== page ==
Mediation in the shadow of an audience: How third parties use secrecy and agenda-setting to broker settlements
Shawn L. Ramirez
Journal of Theoretical Politics, 2018, vol. 30, issue 1, 119-146
How does mediation work? Uncertainty is one of the main rationalist explanations for war. When a leader faces domestic pressure and mediation involves secrecy and agenda-setting, mediation by a third party in crisis bargaining can reduce the risk of war by reducing uncertainty and locking in concessions. As a result, mediation improves the prospects for peace at the price of costlier settlements, and should talks fail, the leader and her audience are more likely to win in any ensuing war. The theory holds implications for mediation, audience costs, and democracies in showing that an enemy with no audience costs can demonstrate resolve credibly in mediation. The argument is also closely related to the delegation literature, in showing that when a principal faces external pressure, she can reduce her risk of worse outcomes by delegating to an uninformed agent who, with considerable discretion, can extract credible information from an adversary.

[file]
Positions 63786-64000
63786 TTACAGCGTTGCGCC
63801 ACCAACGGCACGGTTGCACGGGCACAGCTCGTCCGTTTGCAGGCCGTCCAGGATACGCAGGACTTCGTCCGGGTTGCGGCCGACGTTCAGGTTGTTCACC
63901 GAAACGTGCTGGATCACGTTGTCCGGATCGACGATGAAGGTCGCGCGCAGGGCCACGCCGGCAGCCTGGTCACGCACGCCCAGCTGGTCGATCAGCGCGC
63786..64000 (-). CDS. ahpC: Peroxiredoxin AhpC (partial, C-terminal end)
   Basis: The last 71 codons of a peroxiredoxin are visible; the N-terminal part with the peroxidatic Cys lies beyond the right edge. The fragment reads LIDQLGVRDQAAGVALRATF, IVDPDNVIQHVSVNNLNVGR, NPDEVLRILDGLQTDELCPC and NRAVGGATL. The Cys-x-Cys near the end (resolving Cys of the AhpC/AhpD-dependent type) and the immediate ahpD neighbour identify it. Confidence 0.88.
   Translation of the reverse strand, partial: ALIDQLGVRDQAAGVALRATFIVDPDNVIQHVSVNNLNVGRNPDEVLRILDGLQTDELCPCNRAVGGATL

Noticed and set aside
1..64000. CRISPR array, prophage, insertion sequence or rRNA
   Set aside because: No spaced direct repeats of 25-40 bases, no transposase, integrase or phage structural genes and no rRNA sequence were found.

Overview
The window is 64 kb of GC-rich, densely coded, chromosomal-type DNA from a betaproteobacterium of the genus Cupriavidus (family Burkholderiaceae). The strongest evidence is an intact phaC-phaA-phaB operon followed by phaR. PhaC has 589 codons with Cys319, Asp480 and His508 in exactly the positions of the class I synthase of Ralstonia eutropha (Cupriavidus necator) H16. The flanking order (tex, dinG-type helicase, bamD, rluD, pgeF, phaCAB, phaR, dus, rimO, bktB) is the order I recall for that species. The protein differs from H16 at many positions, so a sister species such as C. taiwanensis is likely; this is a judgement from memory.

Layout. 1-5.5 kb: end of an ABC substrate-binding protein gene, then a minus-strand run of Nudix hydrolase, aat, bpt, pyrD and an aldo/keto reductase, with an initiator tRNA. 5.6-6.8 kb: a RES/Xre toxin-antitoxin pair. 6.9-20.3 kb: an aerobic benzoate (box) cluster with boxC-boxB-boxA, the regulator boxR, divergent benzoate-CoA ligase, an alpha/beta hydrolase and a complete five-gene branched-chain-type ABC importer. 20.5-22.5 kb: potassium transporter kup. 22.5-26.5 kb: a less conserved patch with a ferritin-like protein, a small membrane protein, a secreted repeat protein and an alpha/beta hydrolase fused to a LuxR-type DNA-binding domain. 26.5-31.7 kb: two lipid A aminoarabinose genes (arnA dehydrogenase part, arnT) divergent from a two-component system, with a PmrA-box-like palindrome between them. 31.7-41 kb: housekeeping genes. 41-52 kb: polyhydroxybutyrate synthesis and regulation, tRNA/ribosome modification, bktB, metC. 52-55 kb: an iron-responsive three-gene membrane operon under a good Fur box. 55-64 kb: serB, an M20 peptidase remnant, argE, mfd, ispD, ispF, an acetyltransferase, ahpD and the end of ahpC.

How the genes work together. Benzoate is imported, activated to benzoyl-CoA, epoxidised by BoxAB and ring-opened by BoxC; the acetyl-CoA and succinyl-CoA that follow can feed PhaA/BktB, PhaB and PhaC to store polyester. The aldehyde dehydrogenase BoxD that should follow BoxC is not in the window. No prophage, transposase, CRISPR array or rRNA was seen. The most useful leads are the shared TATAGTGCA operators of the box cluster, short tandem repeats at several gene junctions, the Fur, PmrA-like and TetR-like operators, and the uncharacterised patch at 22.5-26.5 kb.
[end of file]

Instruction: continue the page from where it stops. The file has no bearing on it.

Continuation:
Keywords: mediation; delegation; leaders; audience costs; crisis bargaining (search for similar items in EconPapers)
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Persistent link: https://EconPapers.repec.org/RePEc:sae:jothpo:v:30:y:2018:i:1:p:119-146
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